In the 1970s, Ivan Illich proposed the idea of ‘deschooling’ which in India, has been badly misunderstood as simply just shutting down all the schools. Deschooling can be described as ‘deinstitutionalising ourselves’, ‘de-programming ourselves’, ‘de-professionalising ourselves’, etc., in order to counter modern forms of dehumanization. Illich describes this dehumanization as the reduction of human beings into homo economicus. This process of deschooling involves asking larger questions about education itself and its relation to the state, the market, the mass media, the military, the scientific establishment and the project of modernity. Illich also proposes a different definition of modern education which requires deeper consideration, “I came to define Education as learning under the assumption of scarcity, learning under the assumption that the means for acquiring something called knowledge are scarce.” In other words, under modern education, knowledge becomes a commodity that can only be obtained through schools (or some organised institutional program) rather than a natural aspect of being in the world. People are trained/forced to believe that learning and the growth of cognitive capacities requires a process of consumption of services presented in an industrial, a planned, and a professional form. This debilitating dependence created by modern education helps pave the way to a life-long dependence on other service monopolies, such as hospitals, courts and police, to organize our lives.
With regards to deschooling, Illich is asking us to think deeply about the idea of counter-productivity of modern institutions and tools which are being propagated in society; that is, how something that may have started out as a beneficial or useful process can grow into something harmful or destructive. For example, the introduction of so many modern time-saving devices has actually taken away our time for doing things that are really meaningful to us. Illich described, “A tool can grow out of man’s control, first to become his master and finally to become his executioner… There are two ranges in the growth of tools: the range within which they are used to extend human capability, and the range in which they are used to contract, eliminate, or replace human functions.” Illich is asking us to consider the possibility that schooling has grown out of our control and has become our master. He is warning us that it could someday become our executioner.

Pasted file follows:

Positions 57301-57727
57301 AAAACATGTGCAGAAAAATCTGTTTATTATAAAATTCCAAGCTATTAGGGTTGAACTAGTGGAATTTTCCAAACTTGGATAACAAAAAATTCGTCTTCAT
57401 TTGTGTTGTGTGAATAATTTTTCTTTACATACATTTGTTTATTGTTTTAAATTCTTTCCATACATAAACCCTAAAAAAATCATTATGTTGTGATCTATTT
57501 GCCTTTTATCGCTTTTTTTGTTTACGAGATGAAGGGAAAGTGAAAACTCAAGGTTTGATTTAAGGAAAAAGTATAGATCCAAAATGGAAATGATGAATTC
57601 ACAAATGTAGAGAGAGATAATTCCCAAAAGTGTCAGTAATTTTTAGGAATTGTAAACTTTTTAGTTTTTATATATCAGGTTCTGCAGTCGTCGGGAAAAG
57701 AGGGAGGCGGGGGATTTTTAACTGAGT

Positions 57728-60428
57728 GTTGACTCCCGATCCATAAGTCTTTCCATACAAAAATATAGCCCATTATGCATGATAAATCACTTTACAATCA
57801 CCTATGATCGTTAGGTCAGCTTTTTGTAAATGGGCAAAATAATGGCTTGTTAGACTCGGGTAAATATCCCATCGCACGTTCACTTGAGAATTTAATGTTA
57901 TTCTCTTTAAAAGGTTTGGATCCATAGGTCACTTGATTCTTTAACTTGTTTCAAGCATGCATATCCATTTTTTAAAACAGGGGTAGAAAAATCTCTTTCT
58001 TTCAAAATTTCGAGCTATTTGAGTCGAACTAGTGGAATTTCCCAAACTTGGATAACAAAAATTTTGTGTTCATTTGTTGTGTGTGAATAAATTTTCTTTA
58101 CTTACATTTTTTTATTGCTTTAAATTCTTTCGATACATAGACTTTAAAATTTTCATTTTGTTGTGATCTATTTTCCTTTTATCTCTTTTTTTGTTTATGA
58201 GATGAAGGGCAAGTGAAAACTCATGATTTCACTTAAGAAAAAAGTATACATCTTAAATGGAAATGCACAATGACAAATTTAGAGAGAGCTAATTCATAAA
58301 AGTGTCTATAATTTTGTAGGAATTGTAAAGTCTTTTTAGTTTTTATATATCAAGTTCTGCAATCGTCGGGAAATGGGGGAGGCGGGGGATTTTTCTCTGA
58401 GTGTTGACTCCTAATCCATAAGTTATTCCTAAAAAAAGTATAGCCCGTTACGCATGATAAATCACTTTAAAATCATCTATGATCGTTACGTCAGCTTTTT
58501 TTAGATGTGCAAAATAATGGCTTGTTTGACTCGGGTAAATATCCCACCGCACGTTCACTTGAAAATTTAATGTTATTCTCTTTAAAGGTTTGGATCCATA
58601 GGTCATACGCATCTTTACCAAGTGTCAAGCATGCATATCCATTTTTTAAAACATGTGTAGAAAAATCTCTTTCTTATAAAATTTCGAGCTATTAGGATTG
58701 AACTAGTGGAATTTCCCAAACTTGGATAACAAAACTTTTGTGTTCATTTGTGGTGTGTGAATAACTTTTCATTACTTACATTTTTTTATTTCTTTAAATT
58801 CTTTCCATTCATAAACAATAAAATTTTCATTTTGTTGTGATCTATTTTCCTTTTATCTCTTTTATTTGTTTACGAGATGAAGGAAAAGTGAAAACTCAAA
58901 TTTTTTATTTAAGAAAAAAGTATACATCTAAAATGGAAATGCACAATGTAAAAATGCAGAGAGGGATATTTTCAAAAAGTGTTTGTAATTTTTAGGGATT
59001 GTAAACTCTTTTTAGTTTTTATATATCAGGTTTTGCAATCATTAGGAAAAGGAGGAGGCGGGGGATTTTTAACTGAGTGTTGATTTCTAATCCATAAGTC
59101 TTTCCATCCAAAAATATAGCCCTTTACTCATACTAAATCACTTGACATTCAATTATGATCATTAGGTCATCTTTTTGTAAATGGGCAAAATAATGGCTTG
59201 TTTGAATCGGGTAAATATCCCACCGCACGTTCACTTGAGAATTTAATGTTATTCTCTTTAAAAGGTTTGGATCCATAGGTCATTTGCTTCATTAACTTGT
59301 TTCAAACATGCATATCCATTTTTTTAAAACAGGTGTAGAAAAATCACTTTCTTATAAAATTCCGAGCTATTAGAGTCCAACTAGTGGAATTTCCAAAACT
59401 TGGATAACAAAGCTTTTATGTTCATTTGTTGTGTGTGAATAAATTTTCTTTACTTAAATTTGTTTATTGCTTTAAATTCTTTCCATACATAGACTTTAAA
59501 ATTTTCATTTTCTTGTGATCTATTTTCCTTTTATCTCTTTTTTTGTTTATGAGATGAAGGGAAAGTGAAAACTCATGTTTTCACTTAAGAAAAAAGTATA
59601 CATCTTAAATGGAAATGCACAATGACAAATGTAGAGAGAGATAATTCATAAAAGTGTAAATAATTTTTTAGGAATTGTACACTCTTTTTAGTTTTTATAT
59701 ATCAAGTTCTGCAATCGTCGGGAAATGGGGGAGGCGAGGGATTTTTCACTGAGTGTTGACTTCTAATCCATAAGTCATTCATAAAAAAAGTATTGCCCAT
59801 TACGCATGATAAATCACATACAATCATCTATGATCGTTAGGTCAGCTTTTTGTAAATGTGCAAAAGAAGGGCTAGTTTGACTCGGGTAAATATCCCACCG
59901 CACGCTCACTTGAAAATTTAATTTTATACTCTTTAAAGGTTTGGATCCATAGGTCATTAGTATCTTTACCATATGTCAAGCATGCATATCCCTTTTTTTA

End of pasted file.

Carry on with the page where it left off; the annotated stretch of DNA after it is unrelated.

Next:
There is also a very constructive and creative aspect to deschooling which needs to be highlighted. Illich was really interested in the creation of convivial social formations, rather than centralized manipulative institutions telling people how to live their lives. Conviviality involves autonomous, caring and organic intercourse among persons, and the wise and interdependent intercourse of persons with their natural and social environment. Such a vision asks us to think deeply about what constitutes healthy living communities in India? Are our efforts supporting the regeneration of healthy and resilient communities and cultures? The vision of conviviality calls for us to explore how to authentically reclaim control over our own lives – our food, our health, our waste, our clothing, our buildings, our media, our self-governance, etc. – away from the readymade world of big institutions and back into our own hands. Conviviality is predicated on dynamic and natural processes of self-organised learning, colearning and unlearning.
The question remains as to whether we still have the courage, wisdom and imagination left to move beyond business as usual and enter into a process of asking disturbing questions about our own education and the education system.
1 Read more on the Aspects of the Culture of Schooling at www.swaraj.org/shikshantar/resisting.html
2 Reference John Taylor Gatto, The Underground History of Education. Also see www.johntaylorgatto.com
3 Some interesting sites include: